Reduce latency Thinkpad P15V Gen2

Dear all,

As my first experiences with Cantabile were good, I got myself a new computer to reduce the latency. My new system is an Lenovo Thinkpad P15V Gen2, intel i7-11800H, 32 GB, 1 TB SSD. I hoped that my latency would reduce to zero, but that is not always the case. I installed the ASIO - Yamaha Steinberg USB Asio Audio driver.

Up to now I have only free VSTs, so that may be a factor. My best results I have now with the Iowa Piano, which is a simulated piano. This would be almost acceptable, even on fast repeating notes, although still some latency is there.

I tried the Ivy audio Piano in 162 for a sampled version, using Sforzando as sampler. This has an unacceptable amount of latency, making it very difficult to play fast passages.

I further found out that using the live mode the performance is much better, showing that I am a beginner here.

My question to the forum is: What can I do to further decrease latency?
I also installed LatencyMon to get some data, but I couldn’t really understand a lot, apart from that it says that my system is suitable for real time audio.
Any tip is welcome!


An important metric is a simple “Round Trip Latency” ('RTL") - the time to send and send audio through your audio interface. In my experience, most of the lightweight VSTs I run introduce very little latency compared with the overhead of the interface and it’s buffers.

The RTL Utility by Andrew Jerrim of Oblique Audio is an excellent, free tool to measure the latency of an audio interface under various sample rates and buffer sizes ( It’s a little app that directly tests Round Trip Latency on an Audio interface with a loopback cable installed (just an audio cable from your Audio Out to your Audio In). I downloaded it most recently last November from Unpack it and run the app directly and it is pretty self-explanatory.

Here is some notes I collected along the way that might be helpful …

These pertain mostly to live performance rigs (setups used for studio recording have different latency issues and considerations).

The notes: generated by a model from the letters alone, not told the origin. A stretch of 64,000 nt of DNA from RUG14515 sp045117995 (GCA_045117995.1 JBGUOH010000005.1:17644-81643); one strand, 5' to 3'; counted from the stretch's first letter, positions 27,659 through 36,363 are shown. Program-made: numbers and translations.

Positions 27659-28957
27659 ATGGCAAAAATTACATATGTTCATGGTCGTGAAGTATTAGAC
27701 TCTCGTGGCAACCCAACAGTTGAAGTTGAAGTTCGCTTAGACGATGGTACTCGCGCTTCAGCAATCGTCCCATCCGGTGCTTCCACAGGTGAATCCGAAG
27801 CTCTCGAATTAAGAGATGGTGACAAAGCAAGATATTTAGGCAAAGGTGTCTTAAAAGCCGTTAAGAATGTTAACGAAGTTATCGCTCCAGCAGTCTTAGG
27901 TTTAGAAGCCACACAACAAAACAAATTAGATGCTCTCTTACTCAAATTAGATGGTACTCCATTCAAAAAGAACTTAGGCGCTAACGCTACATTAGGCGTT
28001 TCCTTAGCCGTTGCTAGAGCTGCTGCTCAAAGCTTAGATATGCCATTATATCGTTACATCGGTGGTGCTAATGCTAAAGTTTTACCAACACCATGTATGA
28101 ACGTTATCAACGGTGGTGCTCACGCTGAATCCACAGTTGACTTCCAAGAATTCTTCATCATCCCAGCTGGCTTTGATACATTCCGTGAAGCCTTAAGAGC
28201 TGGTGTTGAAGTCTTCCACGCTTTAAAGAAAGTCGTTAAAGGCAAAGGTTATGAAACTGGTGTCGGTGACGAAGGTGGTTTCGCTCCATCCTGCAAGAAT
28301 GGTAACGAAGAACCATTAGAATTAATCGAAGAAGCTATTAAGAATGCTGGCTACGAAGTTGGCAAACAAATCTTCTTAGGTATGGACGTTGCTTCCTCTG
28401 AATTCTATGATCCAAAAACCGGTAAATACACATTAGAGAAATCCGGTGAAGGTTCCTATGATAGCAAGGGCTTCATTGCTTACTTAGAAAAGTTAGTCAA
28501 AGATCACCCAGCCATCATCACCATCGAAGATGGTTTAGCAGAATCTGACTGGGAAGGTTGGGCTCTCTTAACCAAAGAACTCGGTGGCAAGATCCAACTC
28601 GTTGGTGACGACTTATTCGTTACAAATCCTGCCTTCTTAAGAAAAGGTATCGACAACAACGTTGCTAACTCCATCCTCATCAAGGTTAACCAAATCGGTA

Context: I use C3 in a variety of live settings to live loop hardware and software virtual instruments, mostly from a Sylphyo wind-synth/controller. I’ve been playing out solo over the last year, but will now be adding a series of “satellite” keyboard players. They are mostly very experienced on keyboards, but not on sound rendering, so I plan on rendering and mixing their sound. My focus on latency is for my own wind-synth work and also to give the satellite keyboard players a good experience.

*** Basics

There are some basic items that I started with. I can’t comment on how bad things might be if they were not done:

… Use custom ASIO drivers from a good vendor. I was pointed toward RME (in a personal communication from the prolific poster Evil Dragon) early on and avoided the confusocopia of picking an audio interface vendor. The RME drivers have never let me down, but I don’t have experience with other brands of audio interfaces.

… Optimize your operating system for audio use. See Brad’s “Glitch Free” Guide:

*** Latency affects how you play

My initial rig designs resulted in over 50 msec of latency (over 1/20 of a second). I was initially enamored with the ability to render sound and simply accepted it and adjusted to it.

In retrospect, I was completely disconnected from my playing. The only genre I could play on my Windsynth was Ambient Music with lots of reverb. Actually did a number of solo concerts like this, and it was great, but I was definitely limited to this genre.